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  2. At least it wasn’t raining for the whole time you were in Edinburgh! I didn’t like the Parliament building much either, although the new St James Quarter building which does a really good impression of the turd emoji now takes the prize for worst Edinburgh town centre architecture.

    Glad to hear you are coming back in June – I’d be happy to show you round a few local butterfly / bird sites.

    Liked by 1 person

    1. I had to google St James Quarter, your description is spot on! These are the sort of ‘Grand Designs’ Kevin McCloud creams himself over. At one point we were very close to that pile of poo thankfully I didn’t step in it.
      You have a lovely city centre Pete, shame you have to share it with millions of grockles like me and the missus. Don’t think we are returning to Edinburgh next June, shame as I would have loved to gone up Arthurs Seat (oh, er Matron) butterfly hunting!

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  3. Thanks, Brian. This was a true pleasure. I hope to get to Edinburgh and some of these lovely sites in my lifetime, but since I haven’t yet, I enjoyed the photos and narrative you presented here. Thanks for waiting so patiently to get the Glamis Castle photo without people…it’s a stunning photo. Another lovely photo for the light: Inside St. Giles Cathedral.

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  4. I am always amazed at the length of time these historic buildings have stood. I suppose it’s because we live in a time where “out with the old and in with the new” is a phrase used more often than “if it’s not broken then why fix it?”…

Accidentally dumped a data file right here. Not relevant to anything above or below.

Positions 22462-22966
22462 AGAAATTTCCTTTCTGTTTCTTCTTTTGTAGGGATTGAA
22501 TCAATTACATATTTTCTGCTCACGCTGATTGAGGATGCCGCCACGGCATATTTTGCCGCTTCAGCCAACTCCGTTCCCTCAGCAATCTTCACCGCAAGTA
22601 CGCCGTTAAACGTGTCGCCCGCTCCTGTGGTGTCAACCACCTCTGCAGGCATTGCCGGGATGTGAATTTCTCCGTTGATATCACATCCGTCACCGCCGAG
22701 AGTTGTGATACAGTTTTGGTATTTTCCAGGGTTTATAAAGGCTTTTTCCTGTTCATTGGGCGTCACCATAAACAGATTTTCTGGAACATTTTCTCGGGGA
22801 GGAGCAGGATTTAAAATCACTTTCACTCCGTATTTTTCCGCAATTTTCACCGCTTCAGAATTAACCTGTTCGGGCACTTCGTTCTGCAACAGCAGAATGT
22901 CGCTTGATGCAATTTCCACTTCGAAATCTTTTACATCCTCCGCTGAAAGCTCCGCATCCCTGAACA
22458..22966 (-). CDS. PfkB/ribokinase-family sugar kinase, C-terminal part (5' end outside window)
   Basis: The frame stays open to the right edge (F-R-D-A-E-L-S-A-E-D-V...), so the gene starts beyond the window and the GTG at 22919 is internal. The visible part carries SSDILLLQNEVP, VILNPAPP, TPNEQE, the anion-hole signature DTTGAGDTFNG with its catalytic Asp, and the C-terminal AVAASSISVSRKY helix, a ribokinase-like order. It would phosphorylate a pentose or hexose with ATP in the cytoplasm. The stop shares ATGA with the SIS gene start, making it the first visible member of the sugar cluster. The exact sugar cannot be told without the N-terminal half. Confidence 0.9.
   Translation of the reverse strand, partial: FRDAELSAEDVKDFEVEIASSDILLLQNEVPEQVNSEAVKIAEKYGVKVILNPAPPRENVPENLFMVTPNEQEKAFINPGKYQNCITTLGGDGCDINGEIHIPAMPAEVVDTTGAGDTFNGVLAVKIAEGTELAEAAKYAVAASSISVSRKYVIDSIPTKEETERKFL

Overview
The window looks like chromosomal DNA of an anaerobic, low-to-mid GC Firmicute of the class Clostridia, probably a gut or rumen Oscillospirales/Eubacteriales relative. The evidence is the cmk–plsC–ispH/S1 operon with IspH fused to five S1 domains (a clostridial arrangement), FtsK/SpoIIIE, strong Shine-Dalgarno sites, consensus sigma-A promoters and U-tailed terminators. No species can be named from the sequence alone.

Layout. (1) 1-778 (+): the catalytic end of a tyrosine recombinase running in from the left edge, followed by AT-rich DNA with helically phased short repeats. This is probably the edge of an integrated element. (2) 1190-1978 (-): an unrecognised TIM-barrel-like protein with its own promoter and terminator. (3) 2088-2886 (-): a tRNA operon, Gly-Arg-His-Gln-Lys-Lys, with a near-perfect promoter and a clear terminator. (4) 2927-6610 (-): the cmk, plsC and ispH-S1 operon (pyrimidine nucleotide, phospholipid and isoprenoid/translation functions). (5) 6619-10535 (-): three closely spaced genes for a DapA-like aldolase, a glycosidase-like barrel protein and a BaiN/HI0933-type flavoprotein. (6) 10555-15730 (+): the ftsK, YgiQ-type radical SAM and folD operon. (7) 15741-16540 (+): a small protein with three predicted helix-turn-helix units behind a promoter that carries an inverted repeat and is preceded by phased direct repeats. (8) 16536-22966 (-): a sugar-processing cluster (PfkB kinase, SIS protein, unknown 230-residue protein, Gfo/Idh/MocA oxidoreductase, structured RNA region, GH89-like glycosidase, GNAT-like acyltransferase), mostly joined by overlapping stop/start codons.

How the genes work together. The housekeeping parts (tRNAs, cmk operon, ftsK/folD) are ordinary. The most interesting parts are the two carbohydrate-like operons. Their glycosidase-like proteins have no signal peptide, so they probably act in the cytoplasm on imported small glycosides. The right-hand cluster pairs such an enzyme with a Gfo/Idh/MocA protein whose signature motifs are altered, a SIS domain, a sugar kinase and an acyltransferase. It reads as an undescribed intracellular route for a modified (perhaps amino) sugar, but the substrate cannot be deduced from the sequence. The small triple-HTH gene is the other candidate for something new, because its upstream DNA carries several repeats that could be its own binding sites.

Is a haggis something you’d want to shake though, Brian? 😉

    Liked by 1 person

    1. I’m fascinated how all those centuries ago people managed to build these places like Edinburgh Castle way up on that rocky hill. Some cities are left soulless once the developers have installed their ‘grand designs’ Edinburgh has fared better than some I have visited.
      Those haggis take some catching Dries! They gave me the run-around all week, I could not get a photo. Had the last laugh though when I had one for dinner on my last night!

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  5. What an intriguing place B! Castles have always fascinated me (we didn’t have to defend our lands in the same manner, but we have “forts” that are no way close to the architectural beauties here. I’ll let Ron know to come check out that sundial – that’s his thing and has studied them for years. Thanks for sharing B!

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    1. Scottish castles look much different to our English ones, Glamis is more like a stately home.
      If I knew it was a sundial I might have crept across the immaculate grass for a closer peek.
      Thanks for looking B.

      Liked by 1 person

  6. Outstanding photographic travelogue! There must be some incredible opportunities for exploration and discovery. You’ve made me long for the days of tramping the back streets of an ancient city again. Architecture, food, people.

    I’m too old to do that sort of thing any more. I rely on youngsters such as you to provide excellent articles such as this one. Thank you!

    Love that first photograph of the bridge! Perfect mood-setter.

    Liked by 1 person